This might be faint praise, but I actually have to compliment author Glenn Greenwald. For nearly a year now, Greenwald has been badgered by libertarian hackers, crypto-extremists and Wikileaks supporters to dump all of his Snowden NSA documents in the same way Julian Assange dumped Private Manning’s leaked files.
But Greenwald, to his credit, has held fast and in some cases employed his special brand of caustic Twitter ferocity, usually deployed against NSA or Obama voters, against those who are indeed more extreme on transparency than he is. Until I witnessed it happen, I didn’t think it was possible for anyone to be more radical on this front, but there it is.
Such was the case yesterday on Twitter when Greenwald sparred with both Julian Assange and American Wikileaks hanger-on Jacob Appelbaum. The debate culminated in something that could provoke the first serious body-count from Edward Snowden’s foolishly irresponsible NSA document theft.
It all began Monday morning when The Intercept posted a new Snowden revelation with cutesy headline: “Data Pirates of the Caribbean: The NSA Is Recording Every Cell Phone Call in the Bahamas.” Get it? Pirates! The article exhaustively describes an operation called MYSTIC and another called SOMALGET in which NSA gathers audio and metadata of cellphone calls in the Bahamas in order to spy on human traffickers and drug cartels. The Bahamas is notorious for both.
Naturally, the article featured all of the deceptive Greenwaldian bait-and-switch we’ve come to expect from his Snowden articles. For example, in paragraph seven, Greenwald and his co-authors Ryan Devereaux and Laura Poitras noted that Sen. Tom Harkin (D-IA), Bill Gates and Oprah Winfrey routinely vacation in the Bahamas:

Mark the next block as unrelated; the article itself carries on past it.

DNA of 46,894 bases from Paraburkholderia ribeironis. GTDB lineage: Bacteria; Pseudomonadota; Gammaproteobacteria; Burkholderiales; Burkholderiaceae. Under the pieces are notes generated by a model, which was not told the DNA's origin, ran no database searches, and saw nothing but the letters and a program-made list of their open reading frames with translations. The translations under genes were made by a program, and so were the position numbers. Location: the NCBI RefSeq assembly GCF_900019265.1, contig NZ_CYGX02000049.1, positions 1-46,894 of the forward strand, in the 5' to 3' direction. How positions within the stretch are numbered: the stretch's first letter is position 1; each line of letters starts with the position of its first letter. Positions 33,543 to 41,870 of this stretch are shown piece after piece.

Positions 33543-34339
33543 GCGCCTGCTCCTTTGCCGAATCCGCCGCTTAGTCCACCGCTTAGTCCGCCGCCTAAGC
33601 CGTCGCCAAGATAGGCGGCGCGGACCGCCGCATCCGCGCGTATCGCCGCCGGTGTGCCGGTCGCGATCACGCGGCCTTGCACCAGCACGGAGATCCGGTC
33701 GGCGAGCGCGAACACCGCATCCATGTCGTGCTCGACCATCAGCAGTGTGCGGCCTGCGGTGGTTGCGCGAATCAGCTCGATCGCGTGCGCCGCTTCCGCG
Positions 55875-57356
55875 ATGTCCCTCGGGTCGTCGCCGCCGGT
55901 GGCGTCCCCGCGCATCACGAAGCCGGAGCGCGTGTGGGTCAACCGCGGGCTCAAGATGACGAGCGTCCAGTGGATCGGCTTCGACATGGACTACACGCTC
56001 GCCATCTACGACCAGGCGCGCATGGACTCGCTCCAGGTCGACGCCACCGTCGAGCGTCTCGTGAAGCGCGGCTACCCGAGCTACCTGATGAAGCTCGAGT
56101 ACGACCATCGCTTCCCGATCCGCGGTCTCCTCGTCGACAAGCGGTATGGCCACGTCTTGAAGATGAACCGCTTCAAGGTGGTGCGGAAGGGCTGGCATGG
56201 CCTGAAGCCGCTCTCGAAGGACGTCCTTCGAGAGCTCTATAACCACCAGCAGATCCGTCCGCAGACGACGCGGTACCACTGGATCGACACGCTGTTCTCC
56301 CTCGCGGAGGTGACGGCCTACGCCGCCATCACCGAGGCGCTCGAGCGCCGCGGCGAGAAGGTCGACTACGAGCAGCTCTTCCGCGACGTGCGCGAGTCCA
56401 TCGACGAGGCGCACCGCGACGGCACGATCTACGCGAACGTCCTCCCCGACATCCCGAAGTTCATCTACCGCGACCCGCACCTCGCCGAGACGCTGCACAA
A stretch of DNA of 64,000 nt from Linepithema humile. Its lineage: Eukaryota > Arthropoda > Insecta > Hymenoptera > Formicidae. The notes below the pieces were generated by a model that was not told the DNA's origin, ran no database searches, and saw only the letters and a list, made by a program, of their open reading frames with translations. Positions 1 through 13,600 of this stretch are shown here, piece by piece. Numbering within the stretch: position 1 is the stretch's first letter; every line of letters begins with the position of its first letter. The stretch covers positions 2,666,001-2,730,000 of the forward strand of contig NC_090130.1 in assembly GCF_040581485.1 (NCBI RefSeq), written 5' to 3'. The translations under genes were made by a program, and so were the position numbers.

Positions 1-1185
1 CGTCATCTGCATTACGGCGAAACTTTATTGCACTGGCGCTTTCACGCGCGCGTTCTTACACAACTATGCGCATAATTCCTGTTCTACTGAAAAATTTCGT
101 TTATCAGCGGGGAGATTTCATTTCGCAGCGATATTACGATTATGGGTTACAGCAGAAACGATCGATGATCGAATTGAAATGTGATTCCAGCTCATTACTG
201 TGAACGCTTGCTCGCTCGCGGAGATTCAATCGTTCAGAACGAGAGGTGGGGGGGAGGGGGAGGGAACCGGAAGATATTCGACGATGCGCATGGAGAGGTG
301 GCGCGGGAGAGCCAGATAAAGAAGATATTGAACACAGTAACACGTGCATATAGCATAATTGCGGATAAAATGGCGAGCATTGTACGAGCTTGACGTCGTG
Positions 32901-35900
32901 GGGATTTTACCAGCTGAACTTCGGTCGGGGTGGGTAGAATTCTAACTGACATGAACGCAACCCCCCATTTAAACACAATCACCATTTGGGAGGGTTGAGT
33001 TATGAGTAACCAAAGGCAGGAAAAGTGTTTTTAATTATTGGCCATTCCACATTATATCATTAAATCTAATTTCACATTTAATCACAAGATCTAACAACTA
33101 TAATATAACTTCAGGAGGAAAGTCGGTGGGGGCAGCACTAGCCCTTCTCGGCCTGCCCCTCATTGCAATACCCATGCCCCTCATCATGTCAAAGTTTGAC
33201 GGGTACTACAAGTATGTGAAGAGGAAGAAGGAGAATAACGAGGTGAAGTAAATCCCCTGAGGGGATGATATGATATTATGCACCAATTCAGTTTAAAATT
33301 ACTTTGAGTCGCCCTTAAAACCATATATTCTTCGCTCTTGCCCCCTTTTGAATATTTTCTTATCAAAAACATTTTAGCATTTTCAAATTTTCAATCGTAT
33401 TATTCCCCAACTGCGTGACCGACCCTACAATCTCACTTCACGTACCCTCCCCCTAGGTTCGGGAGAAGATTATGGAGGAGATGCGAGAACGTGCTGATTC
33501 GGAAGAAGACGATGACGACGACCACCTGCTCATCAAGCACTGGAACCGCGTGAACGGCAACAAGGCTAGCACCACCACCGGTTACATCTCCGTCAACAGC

By targeting the Bahamas’ entire mobile network, the NSA is intentionally collecting and retaining intelligence on millions of people who have not been accused of any crime or terrorist activity. Nearly five million Americans visit the country each year, and many prominent U.S. citizens keep homes there, including Sen. Tom Harkin (D-Iowa), Bill Gates, and Oprah Winfrey.
NSA is spying on Oprah! Stop the presses! But no, if you read all the way down to the 54th paragraph (!!) Greenwald tosses in a token mention of NSA’s rules about preventing data collection against U.S. Persons, whether or not they happen to be inside the U.S. There are very strict “minimization” procedures to eliminate the data that might’ve been inadvertently collected. Why? Because it’s illegal to spy on Americans without an individual warrant. And, by the way, Greenwald & Company noted that the SOMALGET program is, yes, legal.
The article refers to five nations where MYSTIC is used: the Bahamas, Kenya, Mexico, the Philippines and nation that Greenwald redacted because, to quote the article, “The Intercept is not naming in response to specific, credible concerns that doing so could lead to increased violence.”
The redaction didn’t sit well with Julian Assange, who is widely believed to operate the @wikileaks Twitter account.
Assange lashed out against The Intercept and its editor John Cook, suggesting that it’s the prerogative of the citizens living in the redacted nation to revolt over NSA spying. Appelbaum jumped in and accused The Intercept of deliberately trying to make Wikileaks look comparatively extreme by redacting the information. Suffice to say, Wikileaks and Assange do quite well beclowning themselves without any help.
Greenwald hit back, tweeting… READ MORE